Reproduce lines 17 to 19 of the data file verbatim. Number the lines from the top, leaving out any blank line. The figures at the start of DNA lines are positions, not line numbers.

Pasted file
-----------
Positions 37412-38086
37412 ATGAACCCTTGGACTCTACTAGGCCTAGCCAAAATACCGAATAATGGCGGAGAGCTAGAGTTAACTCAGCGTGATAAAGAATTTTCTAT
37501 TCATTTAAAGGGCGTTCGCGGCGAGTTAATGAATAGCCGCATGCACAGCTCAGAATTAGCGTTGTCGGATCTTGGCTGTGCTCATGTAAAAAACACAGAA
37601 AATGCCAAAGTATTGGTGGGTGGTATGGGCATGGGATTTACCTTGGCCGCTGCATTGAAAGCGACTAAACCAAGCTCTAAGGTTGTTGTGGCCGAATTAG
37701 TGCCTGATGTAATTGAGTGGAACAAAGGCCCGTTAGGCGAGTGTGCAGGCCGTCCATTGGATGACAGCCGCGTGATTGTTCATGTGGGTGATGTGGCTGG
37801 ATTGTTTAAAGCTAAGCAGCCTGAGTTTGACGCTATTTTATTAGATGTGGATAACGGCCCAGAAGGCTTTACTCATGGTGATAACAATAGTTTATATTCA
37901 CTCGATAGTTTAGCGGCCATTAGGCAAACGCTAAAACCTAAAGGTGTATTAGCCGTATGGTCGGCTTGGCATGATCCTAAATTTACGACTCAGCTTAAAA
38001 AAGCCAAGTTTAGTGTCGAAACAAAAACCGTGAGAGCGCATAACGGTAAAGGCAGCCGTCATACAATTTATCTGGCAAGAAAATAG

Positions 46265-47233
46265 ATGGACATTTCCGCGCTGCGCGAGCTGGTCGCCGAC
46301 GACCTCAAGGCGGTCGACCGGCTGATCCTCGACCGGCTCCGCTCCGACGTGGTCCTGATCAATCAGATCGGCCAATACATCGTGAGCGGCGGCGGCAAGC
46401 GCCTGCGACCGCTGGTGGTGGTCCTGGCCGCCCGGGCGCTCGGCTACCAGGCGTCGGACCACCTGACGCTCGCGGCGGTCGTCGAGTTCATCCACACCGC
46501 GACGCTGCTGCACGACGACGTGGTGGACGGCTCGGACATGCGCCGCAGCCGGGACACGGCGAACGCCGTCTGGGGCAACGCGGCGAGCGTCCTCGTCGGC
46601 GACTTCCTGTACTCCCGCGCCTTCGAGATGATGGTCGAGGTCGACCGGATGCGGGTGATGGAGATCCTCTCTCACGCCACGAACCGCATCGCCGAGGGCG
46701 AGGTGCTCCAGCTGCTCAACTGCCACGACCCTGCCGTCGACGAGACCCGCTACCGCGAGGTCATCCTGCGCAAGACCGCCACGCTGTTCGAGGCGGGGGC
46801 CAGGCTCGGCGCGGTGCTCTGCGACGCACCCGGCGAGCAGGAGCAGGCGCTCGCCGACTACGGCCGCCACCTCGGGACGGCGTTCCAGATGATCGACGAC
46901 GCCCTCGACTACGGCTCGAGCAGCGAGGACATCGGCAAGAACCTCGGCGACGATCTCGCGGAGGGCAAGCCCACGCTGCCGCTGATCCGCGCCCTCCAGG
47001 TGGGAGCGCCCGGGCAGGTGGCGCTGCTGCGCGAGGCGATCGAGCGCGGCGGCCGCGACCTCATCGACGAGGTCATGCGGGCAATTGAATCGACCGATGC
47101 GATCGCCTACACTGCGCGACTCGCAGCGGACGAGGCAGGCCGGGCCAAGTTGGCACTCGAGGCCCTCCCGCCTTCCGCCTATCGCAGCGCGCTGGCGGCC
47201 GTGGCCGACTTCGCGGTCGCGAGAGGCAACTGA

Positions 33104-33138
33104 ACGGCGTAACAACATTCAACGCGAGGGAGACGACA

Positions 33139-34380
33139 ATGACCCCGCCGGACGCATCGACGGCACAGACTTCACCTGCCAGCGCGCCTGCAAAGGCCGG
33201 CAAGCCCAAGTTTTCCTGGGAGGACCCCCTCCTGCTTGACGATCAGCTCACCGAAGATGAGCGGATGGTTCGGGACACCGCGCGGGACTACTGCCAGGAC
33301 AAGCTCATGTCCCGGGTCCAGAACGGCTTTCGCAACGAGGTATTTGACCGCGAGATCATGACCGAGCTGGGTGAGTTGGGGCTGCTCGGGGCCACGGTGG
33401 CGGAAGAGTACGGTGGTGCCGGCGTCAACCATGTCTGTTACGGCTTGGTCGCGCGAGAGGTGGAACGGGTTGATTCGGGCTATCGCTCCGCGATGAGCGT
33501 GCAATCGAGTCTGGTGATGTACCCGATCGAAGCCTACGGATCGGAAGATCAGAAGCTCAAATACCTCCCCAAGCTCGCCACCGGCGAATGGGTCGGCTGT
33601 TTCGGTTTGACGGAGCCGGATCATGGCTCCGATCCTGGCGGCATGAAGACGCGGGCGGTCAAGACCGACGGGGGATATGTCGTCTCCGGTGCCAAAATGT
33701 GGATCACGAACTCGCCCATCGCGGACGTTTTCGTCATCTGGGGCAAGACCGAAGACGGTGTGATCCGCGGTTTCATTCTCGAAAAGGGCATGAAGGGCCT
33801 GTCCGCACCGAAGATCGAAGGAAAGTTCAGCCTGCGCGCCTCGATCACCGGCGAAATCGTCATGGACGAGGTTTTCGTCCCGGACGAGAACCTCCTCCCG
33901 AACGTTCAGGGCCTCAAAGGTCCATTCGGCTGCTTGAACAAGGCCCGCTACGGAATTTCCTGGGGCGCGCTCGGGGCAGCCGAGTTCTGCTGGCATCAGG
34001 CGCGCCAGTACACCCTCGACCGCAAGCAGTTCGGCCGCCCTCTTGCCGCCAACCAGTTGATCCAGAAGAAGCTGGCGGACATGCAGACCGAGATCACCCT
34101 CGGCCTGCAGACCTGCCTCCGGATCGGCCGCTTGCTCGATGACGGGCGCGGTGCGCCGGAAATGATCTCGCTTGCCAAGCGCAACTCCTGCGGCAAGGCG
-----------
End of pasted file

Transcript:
46901 GCCCTCGACTACGGCTCGAGCAGCGAGGACATCGGCAAGAACCTCGGCGACGATCTCGCGGAGGGCAAGCCCACGCTGCCGCTGATCCGCGCCCTCCAGG
47001 TGGGAGCGCCCGGGCAGGTGGCGCTGCTGCGCGAGGCGATCGAGCGCGGCGGCCGCGACCTCATCGACGAGGTCATGCGGGCAATTGAATCGACCGATGC
47101 GATCGCCTACACTGCGCGACTCGCAGCGGACGAGGCAGGCCGGGCCAAGTTGGCACTCGAGGCCCTCCCGCCTTCCGCCTATCGCAGCGCGCTGGCGGCC